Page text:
Prevalence of anatomic variations of the atlas vertebra

Juan A. Sanchis-Gimeno, Susanna Llido, Marcelino Perez-Bermejo, Shahed Nalla

Research output: Contribution to journalArticlepeer-review

14 Citations (Scopus)

Abstract

BACKGROUND CONTEXT: The retrotransverse foramen (RTF), arcuate foramen (AF), unclosed transverse foramen (UTF) and posterior atlas arch defects (PAAD) are anatomic variations of the atlas vertebra that surgeons must be aware of before spine surgery is performed. PURPOSE: To analyze the prevalence of the AF, RTF, UTF, and PAAD. STUDY DESIGN: Ex-vivo anatomical study. PATIENT SAMPLE: Two hundred eighteen atlas vertebrae obtained from 100 Caucasian subjects and 118 sub-Saharan African subjects (48 Sotho subjects, 35 Xhosa subjects and 35 Zulu subjects). METHODS: We studied 218 atlas vertebrae from skeletons of the Raymond A. Dart Collection in order to analyze the prevalence of AF, RTF, UTF, and PAAD in both Caucasian and sub-Saharan African subjects. OUTCOME MEASURES: Not applicable. RESULTS: Sixty-nine (31.2%) atlases presented anatomical variants: 64 (29.3%) presented one anatomical variant, 4 (1.8%) presented two, and 1 (0.5%) presented three. AF, RTF, UTF, Type A and Type E defects were present in 35 (16.1%), 17 (7.8%), 17 (7.8%), 5 (2.3%), and 1 (0.5%) vertebrae, respectively. The vertebrae with two anatomical variants presented a bilateral UTF and a Type A defect, a bilateral AF and a Type A defect, a right UTF and a left AF, and a right UTF and a Type E defect. The vertebra with three anatomical variants presented a bilateral RTF, a left UTF, and a left AF. No sex differences in prevalence of the RTF (p=.775), AF (p=.605), UTF (p=.408) and Type A defects (p=1.000) were found in the sub-Saharan African and Caucasian groups (RTF, p=.306; AF, p=.346; UTF, p=.121; Type A defects, p=.561). Comparison between the sub-Saharan African (all subjects) and the Caucasian group revealed no differences in the UTF (p=.105), AF (p=.144), RTF (p=.542) and Type A defects (p=.521) prevalence. Also, no differences in the prevalence of the UTF (p=.515), AF (p=.278), and RTF (p=.857) between Zulu, Xhosa and Sotho subjects were found. Neither were found sex differences in the prevalence of UTF, RTF and AF in Zulu (p=.805, p=.234, p=.129), Xhosa (p=.269, p=.181, p=.309), and Sotho subjects (p=.062, p=.590, p=.106). CONCLUSIONS: The present study has revealed no sex differences in the prevalence of AF, UTF, RTF or PAAD in both Caucasian and sub-Saharan African subjects. This research has also indicated no differences in the prevalence of the UTF, AF and RTF between Zulu, Xhosa and Sotho subjects. In addition, this study has revealed no differences in the Type A, UTF, AF, and RTF prevalence between the sub-Saharan African (all subjects) and the Caucasian subjects. These variations may be known by surgeons before spine surgery for better planning.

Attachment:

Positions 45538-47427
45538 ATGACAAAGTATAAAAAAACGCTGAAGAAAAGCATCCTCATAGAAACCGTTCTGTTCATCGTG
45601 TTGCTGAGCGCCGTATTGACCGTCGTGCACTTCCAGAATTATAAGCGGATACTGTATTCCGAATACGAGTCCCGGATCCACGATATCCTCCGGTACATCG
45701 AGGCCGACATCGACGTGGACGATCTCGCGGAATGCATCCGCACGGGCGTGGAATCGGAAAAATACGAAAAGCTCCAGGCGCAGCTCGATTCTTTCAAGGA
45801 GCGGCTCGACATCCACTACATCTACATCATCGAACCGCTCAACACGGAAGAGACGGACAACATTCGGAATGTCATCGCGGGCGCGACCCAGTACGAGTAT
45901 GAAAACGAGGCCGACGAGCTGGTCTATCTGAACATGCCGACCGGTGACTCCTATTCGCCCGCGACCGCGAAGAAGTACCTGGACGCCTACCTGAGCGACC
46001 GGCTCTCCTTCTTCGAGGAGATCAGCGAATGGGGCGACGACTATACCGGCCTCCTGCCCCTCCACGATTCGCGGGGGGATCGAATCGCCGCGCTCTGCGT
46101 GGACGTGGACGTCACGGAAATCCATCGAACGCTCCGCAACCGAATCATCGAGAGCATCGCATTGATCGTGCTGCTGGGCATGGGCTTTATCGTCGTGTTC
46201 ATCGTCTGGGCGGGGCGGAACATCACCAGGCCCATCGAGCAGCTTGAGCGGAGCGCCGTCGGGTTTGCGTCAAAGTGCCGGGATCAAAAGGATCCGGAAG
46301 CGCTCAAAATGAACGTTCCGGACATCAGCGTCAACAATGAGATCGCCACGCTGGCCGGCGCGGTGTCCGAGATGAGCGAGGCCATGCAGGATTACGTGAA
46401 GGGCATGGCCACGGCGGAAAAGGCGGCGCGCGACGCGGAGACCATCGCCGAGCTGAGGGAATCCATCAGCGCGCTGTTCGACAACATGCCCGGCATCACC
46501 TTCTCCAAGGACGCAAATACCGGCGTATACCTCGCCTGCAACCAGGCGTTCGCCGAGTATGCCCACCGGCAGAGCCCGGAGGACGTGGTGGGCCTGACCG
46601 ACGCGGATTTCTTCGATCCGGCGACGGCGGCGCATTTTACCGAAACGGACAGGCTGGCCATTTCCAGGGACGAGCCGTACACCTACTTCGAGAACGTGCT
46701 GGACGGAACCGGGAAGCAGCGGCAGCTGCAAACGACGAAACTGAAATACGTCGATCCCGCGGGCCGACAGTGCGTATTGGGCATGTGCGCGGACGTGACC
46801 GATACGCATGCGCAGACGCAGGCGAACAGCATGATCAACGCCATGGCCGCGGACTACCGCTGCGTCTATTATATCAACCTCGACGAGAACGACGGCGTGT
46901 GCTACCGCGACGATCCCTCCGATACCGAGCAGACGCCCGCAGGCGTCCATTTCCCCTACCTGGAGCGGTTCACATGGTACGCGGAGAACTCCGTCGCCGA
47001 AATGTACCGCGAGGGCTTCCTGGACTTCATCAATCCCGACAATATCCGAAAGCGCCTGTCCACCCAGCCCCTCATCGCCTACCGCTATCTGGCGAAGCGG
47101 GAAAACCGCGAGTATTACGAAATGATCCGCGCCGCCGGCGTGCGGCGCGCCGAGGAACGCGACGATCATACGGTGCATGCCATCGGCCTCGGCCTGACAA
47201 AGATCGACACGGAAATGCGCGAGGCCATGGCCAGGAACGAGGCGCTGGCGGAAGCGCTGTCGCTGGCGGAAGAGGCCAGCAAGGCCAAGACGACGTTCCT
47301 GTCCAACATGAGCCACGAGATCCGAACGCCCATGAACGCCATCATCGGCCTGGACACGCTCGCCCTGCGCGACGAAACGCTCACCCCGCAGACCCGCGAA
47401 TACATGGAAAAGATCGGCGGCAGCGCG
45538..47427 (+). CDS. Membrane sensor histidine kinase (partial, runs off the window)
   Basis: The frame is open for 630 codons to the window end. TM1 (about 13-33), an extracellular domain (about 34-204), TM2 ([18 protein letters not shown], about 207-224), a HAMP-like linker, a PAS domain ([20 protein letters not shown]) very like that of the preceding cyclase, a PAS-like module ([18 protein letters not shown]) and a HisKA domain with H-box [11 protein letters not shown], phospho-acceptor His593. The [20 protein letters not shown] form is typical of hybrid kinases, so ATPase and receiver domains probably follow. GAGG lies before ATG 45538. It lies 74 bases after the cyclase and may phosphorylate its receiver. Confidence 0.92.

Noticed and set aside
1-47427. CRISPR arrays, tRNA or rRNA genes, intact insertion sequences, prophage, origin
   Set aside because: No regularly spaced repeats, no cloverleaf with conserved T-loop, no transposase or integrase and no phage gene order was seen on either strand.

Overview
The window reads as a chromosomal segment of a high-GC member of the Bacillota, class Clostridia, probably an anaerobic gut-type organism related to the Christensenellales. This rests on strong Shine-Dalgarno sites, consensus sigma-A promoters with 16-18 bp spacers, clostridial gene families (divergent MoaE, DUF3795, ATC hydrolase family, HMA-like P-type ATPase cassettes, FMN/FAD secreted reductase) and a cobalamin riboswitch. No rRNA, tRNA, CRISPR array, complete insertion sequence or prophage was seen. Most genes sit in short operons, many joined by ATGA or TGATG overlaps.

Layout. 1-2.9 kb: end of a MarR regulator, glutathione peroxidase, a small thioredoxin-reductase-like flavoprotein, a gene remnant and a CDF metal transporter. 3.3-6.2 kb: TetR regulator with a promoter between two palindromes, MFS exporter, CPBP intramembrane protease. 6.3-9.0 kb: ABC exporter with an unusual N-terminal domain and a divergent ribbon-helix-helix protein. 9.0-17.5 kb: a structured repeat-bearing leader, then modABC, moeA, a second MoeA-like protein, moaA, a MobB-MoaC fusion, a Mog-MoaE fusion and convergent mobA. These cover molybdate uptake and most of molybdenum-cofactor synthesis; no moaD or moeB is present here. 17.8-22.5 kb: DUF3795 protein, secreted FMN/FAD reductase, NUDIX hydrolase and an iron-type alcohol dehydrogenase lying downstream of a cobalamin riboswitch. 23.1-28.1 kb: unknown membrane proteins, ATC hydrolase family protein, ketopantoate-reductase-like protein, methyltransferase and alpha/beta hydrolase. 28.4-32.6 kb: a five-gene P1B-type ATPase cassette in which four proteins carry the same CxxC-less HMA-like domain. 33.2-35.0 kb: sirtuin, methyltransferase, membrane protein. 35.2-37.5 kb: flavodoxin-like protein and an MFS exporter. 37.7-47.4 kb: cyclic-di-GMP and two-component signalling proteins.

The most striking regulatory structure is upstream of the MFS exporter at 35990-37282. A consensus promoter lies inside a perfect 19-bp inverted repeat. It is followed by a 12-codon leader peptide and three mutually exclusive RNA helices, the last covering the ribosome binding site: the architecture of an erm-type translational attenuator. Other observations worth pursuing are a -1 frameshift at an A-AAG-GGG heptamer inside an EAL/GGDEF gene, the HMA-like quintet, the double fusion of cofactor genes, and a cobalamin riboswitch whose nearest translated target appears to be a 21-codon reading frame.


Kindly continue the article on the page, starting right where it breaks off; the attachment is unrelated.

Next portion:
Original languageEnglish
Pages (from-to)2102-2111
Number of pages10
JournalSpine Journal
Volume18
Issue number11
DOIs
Publication statusPublished - Nov 2018

Keywords

  • Anatomic variations
  • Arcuate foramen
  • Atlas
  • Posterior atlas arch defects
  • Retrotransverse foramen
  • Spine
  • Unclosed transverse foramen

ASJC Scopus subject areas

  • Surgery
  • Orthopedics and Sports Medicine
  • Neurology (clinical)

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